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Protecting Pension Rights

The Russian Government May Have Found an Unorthodox Way to Raise Retirement Age Fair of vacancy at Employment center in Kazan By Tai Adelaja Russia Profile 04/30/2012

As workers around the world prepare to celebrate International Workers Day, their Russian peers may be about to lose one of the enduring gains of worker solidarity. The Russian government may gradually abolish a number of job categories deemed hazardous enough to merit retiring early, Health and Social Development Deputy Minister Alexander Safonov said on Friday. Under current Russian labor law, workers engaged in occupations that expose them to health hazards have the right to retire with a full pension at age 50 for women and 55 for men. Russians working as miners, lumberjacks, pilots, cosmonauts, as well as those in a dozen of other professions who are entitled to retire even earlier, could lose the privilege if the new measure is approved, analysts say.

More that 3.2 million Russians, or 14 percent of the Russian workforce, currently retire and receive their pensions early due to occupational or other hazards, RIA Novosti reported. The payment of early retirement benefits for this category of workers, which is divided into two broad groups, consumes about 300 billion rubles ($10.2 billion) annually according to the State Pension Fund. "The present situation allows us to put the issue of gradual abolition of early retirement benefits for those in the first and second group on the agenda," Safonov said, referring to the dire situation with the growing state Pension Fund deficit.

The deputy minister acknowledged, however, that poor working conditions in some risk-prone professions will remain an issue even after abolishing early retirement for some workers. "In general, poor working conditions, industrial accidents and occupational diseases will continue to lead to serious economic losses for both the state and the employer," Safonov said. According to the Health Ministry, the total losses due to occupational accidents and diseases have reached 1.94 trillion rubles ($66.1 billion), or 4.3 percent of the GDP. About 160,000 Russian workers currently suffer from various forms of occupational diseases, according to figures released by the Center of Pathology. The center said the figures have been increasing at an annual rate of 8,000 people.

The measure is the latest in a series of budgetary tricks proposed by the government to hide growing deficits in the state Pension Fund as it shies away from pursuing aggressive pension reforms. In recent months a growing chorus of experts has urged the government to raise retirement age, which is much lower than in other European countries. The World Bank recommended such a step following predictions that Russia’s economically active population will shrink by 25 million people by 2050 due to unfavorable demographic trends. The Finance Ministry has also proposed increasing the pension age gradually from 2015 by six months annually for women and by three months for men – until both categories reach equal retirement age. Currently, women In Russia retire at the age of 55 and men at the age of 60.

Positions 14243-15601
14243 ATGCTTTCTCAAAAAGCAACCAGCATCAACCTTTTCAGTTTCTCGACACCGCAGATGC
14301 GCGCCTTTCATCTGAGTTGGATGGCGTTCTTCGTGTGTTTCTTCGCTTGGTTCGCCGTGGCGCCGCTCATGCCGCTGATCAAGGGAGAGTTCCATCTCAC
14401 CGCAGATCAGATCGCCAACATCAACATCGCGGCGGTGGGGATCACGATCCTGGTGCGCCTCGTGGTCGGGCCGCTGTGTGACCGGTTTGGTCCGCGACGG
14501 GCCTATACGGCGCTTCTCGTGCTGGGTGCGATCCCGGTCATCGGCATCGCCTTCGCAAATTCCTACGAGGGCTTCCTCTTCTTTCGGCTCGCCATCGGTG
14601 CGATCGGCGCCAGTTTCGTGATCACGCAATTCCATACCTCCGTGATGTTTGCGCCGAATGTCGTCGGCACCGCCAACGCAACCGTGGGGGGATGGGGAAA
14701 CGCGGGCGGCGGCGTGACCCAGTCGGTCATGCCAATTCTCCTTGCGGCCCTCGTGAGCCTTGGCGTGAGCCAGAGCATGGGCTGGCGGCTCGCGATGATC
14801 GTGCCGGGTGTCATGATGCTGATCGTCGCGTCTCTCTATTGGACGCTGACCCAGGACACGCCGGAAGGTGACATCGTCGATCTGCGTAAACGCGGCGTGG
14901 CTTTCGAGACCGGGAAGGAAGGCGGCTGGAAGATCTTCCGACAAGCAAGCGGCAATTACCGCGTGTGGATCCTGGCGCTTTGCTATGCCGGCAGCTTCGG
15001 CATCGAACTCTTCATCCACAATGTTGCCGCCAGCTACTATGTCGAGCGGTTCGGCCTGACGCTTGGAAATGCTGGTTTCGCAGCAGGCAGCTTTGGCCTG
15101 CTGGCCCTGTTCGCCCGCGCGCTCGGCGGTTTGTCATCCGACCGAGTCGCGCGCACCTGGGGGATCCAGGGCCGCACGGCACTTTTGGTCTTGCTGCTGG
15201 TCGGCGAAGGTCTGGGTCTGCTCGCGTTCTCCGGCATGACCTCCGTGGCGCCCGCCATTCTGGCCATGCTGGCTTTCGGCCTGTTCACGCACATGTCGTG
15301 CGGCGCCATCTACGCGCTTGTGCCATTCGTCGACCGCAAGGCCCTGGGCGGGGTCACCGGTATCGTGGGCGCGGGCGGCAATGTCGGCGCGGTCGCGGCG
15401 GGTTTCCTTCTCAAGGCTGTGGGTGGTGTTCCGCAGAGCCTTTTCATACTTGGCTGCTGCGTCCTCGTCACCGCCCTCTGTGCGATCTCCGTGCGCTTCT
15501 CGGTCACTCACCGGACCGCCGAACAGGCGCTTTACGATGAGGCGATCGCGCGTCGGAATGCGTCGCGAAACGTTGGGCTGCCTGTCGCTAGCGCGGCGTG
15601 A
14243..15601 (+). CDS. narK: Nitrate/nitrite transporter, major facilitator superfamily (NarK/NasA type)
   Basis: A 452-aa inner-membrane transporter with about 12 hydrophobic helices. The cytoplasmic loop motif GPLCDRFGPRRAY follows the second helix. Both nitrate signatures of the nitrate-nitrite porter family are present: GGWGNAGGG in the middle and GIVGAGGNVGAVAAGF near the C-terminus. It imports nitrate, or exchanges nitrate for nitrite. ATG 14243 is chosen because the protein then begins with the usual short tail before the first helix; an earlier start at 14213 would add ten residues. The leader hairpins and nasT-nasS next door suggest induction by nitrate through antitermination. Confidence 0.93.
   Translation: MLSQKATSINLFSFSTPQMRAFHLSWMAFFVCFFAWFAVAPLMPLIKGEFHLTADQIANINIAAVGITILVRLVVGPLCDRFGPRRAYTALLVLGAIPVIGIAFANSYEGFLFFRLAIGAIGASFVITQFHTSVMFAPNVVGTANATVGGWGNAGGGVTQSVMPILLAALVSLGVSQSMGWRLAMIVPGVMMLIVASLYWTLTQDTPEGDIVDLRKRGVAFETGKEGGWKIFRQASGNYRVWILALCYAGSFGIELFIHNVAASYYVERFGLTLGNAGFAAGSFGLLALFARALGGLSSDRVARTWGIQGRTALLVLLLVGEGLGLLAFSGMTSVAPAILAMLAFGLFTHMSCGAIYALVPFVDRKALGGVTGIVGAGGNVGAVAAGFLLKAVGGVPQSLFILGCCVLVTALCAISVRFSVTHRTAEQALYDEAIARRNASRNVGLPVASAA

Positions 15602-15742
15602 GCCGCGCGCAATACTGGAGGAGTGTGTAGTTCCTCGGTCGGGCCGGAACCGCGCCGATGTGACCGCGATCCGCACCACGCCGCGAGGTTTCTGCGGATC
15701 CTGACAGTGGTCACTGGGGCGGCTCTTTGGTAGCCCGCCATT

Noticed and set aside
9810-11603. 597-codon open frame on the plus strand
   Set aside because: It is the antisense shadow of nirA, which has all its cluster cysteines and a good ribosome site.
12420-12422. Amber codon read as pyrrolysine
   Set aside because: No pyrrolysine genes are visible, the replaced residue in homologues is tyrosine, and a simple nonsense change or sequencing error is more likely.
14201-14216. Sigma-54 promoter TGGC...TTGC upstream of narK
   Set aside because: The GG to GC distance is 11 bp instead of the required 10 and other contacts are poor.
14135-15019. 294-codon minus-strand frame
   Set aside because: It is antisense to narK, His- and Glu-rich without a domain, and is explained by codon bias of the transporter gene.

However, top state officials appear to be looking for ways to deal with the problem without precipitating the social unease that an increase in retirement age could engender. Russian President Dmitry Medvedev said in a television interview in Moscow on Thursday that the country's overdue pension reform can be undertaken without changing the pension age at all, adding that a completely different pension system could be created. He said the government will take into account the views of citizens before making any decision regarding an overhaul of the system.
Prime Minister Vladimir Putin, who returns to the Kremlin as president next week, has also spoken out against increasing the pension age, and instead supports continued growth in pensions, which he said regained their Soviet-era level in 2010.

Andrei Isayev, a top lawmaker in the pro-Kremlin United Russia party, confirmed last week that the government has no plans to radically reform the pension system. "There will be no cardinal changes to the pension system in its present form," Isayev said, while acknowledging that the number of pensioners in Russia has already exceeded 40 million. He said the budget should be able to absorb the fiscal burden of a growing number of pensioners as more teachers, professors, doctors and skilled workers swell the ranks of the middle class and increase their contributions to the Pension Fund, he said.

But by far the most ingenious solution came from First Deputy Prime Minister Igor Shuvalov. Shuvalov said last week that he was against a proposal by Russia’s Finance Ministry to raise the pension age in the country to 63 years. “My personal position is that we need to change the pension formula instead of the pension age,” Shuvalov said. Shuvalov said Russian citizens should have the right to retire at the age of 55 or 60 and get the pensions they have earned. The essence of Shuvalov's suggestion is that those who are dissatisfied with the size of their pension savings could opt to delay retirement until they earn enough pension, analysts say. "This is the same as raising retirement age, albeit in a quiet and veiled manner," said Anton Safonov, an analyst at the Investkafe agency. "With such an approach, the government can hardly be blamed for taking unpopular measures as the choices rest squarely on the shoulders of the citizens."

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